Mistakes you made when you first started learning Japanese

#120

Eh, five years of French, have an A* GCSE (UK 16-year-old exams)… could probably order a croissant?

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#121

I took a year or 2 of french in middle school, I may be able to tell someone what my name is in French.

#122

1.Not learning how to conjugate verbs and adjectives because i thought it wasn’t that important.

2.Buying gimmicky learn kanji books.

3.Buying manga and video games in Japanese thinking I could look up every word i don’t know and learn that way.

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#123

What’s a good way to remeber the vocabulary?

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#124

Reading manga as fast as I can and forgetting more than half of it the week after.

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#125

For beginners, try out either Memrise, Anki, or any similar app/program that works off SRS! Both are very popular (and useful) resources, but if you want other ideas then check out this thread:

A good piece of advice when it comes to learning vocab (this actually applies to grammar and kanji as well) is to try to get reading practice! This may be tough low level, but any sort of exposure to Japanese on a regular basis (even if you can’t understand most of it) will really help! To really remember stuff, you have to make sure you’re seeing the stuff out in the wild rather then just constantly being tested on it in an app.

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#126

I took six years of Italian and couldn’t even make a sentence beyond Io sono Americano

#127

when I started learning Japanese I used Memrise. I decided I wanted to learn Kanji and accidentally thought N1 is the easiest level. 100 Kanji compounded words and lots of guesswork later, I figured that I should reevaluate this statement.

Oh yeah btw, I am currently in the pain of starting to using wanikani while being pre-immediate. YAY LEVEL 1!!!11!!!1111!oneeleven

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#128

My biggest mistake was learning the formal 〜ます forms of verbs first. As a result, when I first learned about て form it really broke my brain and took three times as long to understand it/master going from one from to the other. If I could do it again, I would start with the dictionary forms first and THEN learn that you can modify them to make the polite, since a lot of grammar is built on the dictionary form NOT the polite form.

Oh god, this is exactly what happened to me and it broke my brain so much I quit my uni course because of it. A full semester learning polite form Japanese and all of a sudden they throw て form in the mix and it felt like I was starting over completely. Now I’m learning dictionary form first and the language finally makes sense to me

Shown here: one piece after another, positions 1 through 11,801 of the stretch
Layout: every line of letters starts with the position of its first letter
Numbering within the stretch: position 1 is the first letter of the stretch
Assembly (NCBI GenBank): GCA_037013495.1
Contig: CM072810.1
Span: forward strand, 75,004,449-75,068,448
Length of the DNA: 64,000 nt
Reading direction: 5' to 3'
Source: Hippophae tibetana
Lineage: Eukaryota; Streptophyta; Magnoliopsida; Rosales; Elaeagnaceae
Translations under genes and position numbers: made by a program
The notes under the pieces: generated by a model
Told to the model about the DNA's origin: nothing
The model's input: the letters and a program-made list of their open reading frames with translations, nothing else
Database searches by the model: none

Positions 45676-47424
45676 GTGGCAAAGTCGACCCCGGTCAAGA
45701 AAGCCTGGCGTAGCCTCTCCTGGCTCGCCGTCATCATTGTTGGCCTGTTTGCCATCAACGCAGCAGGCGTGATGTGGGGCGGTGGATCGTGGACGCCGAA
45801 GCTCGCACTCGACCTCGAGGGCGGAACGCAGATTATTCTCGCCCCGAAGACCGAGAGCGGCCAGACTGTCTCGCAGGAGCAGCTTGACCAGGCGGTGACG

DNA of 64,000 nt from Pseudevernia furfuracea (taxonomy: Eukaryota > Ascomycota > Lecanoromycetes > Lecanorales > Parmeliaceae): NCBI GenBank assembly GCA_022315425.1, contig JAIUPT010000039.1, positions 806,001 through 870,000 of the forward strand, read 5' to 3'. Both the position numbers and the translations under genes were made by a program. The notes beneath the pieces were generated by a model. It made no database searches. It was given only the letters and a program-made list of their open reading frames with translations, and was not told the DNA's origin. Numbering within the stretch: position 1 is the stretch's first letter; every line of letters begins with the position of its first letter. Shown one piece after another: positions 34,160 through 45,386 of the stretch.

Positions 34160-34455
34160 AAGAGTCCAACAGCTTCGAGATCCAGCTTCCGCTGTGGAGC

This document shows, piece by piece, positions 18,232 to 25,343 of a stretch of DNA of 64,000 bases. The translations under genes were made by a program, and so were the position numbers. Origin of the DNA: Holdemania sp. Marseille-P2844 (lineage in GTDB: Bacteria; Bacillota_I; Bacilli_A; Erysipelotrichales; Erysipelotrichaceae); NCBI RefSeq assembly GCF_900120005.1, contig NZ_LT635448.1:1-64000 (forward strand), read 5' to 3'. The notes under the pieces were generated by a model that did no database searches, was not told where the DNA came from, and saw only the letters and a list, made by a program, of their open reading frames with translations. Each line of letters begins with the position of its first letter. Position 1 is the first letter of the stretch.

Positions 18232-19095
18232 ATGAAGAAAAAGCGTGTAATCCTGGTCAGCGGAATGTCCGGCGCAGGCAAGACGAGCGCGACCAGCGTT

I think most Japanese courses do this because they are focused on getting you speaking first, which does make sense but it is then so much harder to get a grasp on the rest of the language

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#129

I reckon most courses start with ます-form because that’s pretty much everything you need in order to function as a tourist in Japan.

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#130

That’s true. Plus -ます verbs are easier to conjugate so for people new to the idea of conjugation, it’s a lot more friendly. Personally I never had any problems with learning -て form conjugations, but I guess I was just lucky.

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#131

Had a similar situation early on thinking that N1 was the easiest level. Spent a very frustrated hour trying to look up references for it and not being able to understand a single thing.

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#132

Yeah, agreed, and my teacher said that her experience suggested people who learnt dictionary form first really struggled to get used to polite form, because it’s not necessary to speak ‘correctly’, whereas you have to learn dictionary form in order to be able to use many structures.

Plus her opinion was that she would rather we sound overly formal/polite than be rude if we visited Japan ^^

But maybe it then depends on how you’re taught to form ~て form etc.

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#133

After 8 years of German, one of the only things I can say are “hallo” and “Ich weiss nicht”